After years of fielding private developers’ interests in Will J. Reid Park, the Boy Scouts of America Long Beach Area Council (LBAC) is now guaranteeing nonstop public use by selling to the Trust for Public Land.
“We’ve been exploring the possibility of the sale for two and a half years now,” said Albert Guerra, vice president of Marketing for Long Beach Area Council.
Guerra, who is also a commissioner for Long Beach Parks, Recreation & Marine, said preserving the property as public use in the sale was a top priority to the Council. “Several board members like (me) … were not very excited at all about the idea of turning this into non-open-space park property,” Guerra said. “We wanted to sell the property to someone who will maintain it as open space.
“We started out with a real-estate broker in the city to help us evaluate the property,” said Guerra. “We started looking at some of the opportunities that were approaching us through that relationship.” But the various developers that expressed interest proposed exploiting the land for apartment buildings, senior housing, and alternative rezoning uses.
The Council decided to sell the property to The Trust for Public Land, an organization not in the development business but serves as a holding agency to take over the role as Council-advocate in preserving the open space.
“We are selling the property to them,” Guerra said. “They’re holding the property until they can find the right public partnership or entity (to purchase) it from them … with the mantra that it continues to be used as public space, as public land.”
According to its website, “The Trust for Public Land works nationwide to help agencies and communities conserve land for public use and public benefit.” In doing so, they will search to find a buyer who will maintain the community use of the property.
The Water Replenishment District may be interested in acquiring the land, said Robb Whitaker, WRD’s general manager, in an email to the Signal Tribune. “We are exploring opportunities at the property because of its location adjacent to the Los Angeles River for possible storm water capture and also to research and demonstrate new storm water capture and groundwater recharge approaches,” said Whitaker. “We haven’t gotten very far beyond conceptualizing ideas and also investigating possible funding sources.”
“As a park commissioner, I know how valuable park land is to the community,” Guerra said. “The second reason is for the last couple of years, the Long Beach Parks department, through the city council, has asked us to use our swimming pool as a community public pool for the summertime.” That pool has been made available to Long Beach youth for the last three summers free of charge.
“So we know that we’re kind of in a great position in the community to offer some amenities that aren’t available to the community,” said Guerra. “So that was important to us.”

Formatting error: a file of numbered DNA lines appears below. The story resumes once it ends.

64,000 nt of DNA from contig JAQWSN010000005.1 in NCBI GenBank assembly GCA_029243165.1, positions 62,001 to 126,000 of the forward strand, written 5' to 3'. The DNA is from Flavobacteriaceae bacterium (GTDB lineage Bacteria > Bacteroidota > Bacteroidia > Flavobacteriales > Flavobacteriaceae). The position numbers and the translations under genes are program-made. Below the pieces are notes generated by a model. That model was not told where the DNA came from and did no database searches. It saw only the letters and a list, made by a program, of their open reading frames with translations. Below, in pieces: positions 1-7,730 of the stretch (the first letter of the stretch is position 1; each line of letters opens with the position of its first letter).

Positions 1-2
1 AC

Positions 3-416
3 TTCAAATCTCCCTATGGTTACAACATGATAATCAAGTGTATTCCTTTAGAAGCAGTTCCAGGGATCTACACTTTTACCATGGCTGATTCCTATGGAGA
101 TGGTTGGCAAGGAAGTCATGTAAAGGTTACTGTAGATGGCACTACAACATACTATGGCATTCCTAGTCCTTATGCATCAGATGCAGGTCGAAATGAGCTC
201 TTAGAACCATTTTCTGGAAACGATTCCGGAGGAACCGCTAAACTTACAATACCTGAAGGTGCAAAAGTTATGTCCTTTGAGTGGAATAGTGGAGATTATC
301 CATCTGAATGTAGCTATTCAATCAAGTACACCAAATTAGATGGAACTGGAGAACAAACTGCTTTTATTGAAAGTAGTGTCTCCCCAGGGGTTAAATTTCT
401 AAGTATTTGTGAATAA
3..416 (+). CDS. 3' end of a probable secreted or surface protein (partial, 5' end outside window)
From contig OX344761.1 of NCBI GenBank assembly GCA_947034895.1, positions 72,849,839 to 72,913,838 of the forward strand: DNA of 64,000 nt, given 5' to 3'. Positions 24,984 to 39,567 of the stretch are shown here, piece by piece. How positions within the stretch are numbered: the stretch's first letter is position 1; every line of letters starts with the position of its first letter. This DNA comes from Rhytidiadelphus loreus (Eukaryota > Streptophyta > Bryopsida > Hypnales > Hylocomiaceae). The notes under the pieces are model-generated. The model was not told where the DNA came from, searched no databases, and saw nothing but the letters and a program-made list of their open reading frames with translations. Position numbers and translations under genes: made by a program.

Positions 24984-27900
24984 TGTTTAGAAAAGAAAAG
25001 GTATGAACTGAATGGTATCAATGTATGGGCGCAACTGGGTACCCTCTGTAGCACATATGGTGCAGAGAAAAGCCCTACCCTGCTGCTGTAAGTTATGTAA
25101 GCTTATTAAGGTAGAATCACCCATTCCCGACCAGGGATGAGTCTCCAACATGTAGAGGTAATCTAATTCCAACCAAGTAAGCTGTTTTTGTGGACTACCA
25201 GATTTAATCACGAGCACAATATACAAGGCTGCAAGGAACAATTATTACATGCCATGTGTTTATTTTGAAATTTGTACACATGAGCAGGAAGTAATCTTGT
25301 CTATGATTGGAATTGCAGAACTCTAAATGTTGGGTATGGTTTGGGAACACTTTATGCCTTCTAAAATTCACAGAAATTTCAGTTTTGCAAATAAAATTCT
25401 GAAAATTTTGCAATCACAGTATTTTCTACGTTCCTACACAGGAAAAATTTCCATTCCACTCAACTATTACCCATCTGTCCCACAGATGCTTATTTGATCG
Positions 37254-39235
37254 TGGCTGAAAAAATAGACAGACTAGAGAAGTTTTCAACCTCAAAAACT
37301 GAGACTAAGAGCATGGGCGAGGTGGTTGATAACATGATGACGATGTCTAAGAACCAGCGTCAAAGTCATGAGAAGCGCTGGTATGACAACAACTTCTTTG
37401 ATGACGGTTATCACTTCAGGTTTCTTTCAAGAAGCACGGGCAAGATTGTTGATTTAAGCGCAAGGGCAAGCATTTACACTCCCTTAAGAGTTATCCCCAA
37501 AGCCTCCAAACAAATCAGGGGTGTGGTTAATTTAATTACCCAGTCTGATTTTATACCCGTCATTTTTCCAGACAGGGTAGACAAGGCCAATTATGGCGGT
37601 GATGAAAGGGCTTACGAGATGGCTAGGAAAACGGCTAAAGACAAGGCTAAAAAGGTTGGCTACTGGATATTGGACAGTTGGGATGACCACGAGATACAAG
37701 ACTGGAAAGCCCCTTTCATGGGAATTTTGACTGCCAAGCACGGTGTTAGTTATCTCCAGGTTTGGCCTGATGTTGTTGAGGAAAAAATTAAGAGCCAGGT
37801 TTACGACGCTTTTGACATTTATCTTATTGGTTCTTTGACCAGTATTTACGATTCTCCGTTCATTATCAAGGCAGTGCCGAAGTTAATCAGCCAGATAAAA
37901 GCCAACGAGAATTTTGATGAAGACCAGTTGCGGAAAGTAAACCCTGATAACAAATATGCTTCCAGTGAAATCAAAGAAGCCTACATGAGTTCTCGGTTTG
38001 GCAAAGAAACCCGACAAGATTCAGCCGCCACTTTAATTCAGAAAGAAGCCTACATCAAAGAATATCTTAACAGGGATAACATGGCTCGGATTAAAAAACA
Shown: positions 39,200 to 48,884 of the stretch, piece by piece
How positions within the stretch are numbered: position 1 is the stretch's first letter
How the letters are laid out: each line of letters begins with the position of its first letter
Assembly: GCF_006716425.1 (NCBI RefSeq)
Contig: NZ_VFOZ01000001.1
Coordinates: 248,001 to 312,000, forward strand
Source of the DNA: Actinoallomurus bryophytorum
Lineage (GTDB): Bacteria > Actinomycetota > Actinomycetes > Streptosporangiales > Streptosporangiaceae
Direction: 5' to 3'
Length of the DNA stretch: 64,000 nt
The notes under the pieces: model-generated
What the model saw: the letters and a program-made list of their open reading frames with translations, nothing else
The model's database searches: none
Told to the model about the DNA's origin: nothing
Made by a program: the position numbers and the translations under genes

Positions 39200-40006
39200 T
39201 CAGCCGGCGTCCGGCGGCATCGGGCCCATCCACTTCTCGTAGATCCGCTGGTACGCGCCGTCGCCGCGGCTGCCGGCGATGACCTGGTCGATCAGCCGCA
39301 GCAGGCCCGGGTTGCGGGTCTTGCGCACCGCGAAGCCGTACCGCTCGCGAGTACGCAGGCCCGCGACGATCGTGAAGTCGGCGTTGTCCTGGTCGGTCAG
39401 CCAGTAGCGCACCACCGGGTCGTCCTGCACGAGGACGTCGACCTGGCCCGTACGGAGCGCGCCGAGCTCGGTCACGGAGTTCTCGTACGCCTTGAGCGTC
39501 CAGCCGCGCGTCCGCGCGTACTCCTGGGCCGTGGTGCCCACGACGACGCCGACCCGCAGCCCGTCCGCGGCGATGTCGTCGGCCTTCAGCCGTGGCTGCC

Being located adjacent to the Los Angeles riverbed adds additional incentive to maintain the park’s open space, said Guerra. “Many cities are developing the ‘greenbelt’ against the riverbed to (preserve) open land,” he said.
LBAC also owns two other properties that serve its constituency. Camp Tahquitz surrounds Highway 38 in the San Bernardino National Forest and is a one-square mile property with a lake. The second camp is the Aquatics Sea Base positioned along Alamitos Bay Long Beach’s Naples area at 5875 Appian Way.
Guerra says the proceeds from the sale will be used to bolster improvement of Tahquitz and Aquatics Sea Base facilities, create more programs for scouts, as well as strengthen LBACs endowment fund. The endowment money, which is invested in the stock market, basically reinvests itself, said Guerra. “It’s really perpetual money to help stabilize the Council,” he said.
“What else could we do for our constituency?” Guerra said. “Reinvest in ourselves. Make our financial blueprint more sustainable.”
Additional monies will be used on improvements of the camps’ bathrooms and kitchens. At Aquatics Sea Base, they have a variety of donated sailing equipment, but without standardized gear, it is difficult to teach classes, Guerra said. Equipment appropriate for a younger demographic may also be considered.
“There’s really no consistency of what equipment we have,” Guerra said. “It’s hard to teach a sailing class when you have four or five different types of sabots. Or try to get kids to learn how to kayak when you’ve got white-water rafting kayaks and ocean kayaks.” LBAC will purchase new sailing, kayaking and other water-related equipment to replenish the base and offer an improved aquatics program.
At Tahquitz, they will roll out new high-adventure programs that appeal to today’s youth. These may include mountain biking or “mountainboarding,” a practice similar to snowboarding but with a steering mechanism and side wheels to careen down mountain terrain.
Separate from the sale proceeds, LBAC received a $350,000 grant from Forest Lawn to build a bridge over Highway 38 so scouts can safely cross the property which is split across the road.
The last portion of the sale proceeds will go to investments in a slush fund. “(This) will allow us the flexibility to not have to borrow (money) in the future,” Guerra said. “We’re serious about being here for another 100 years.”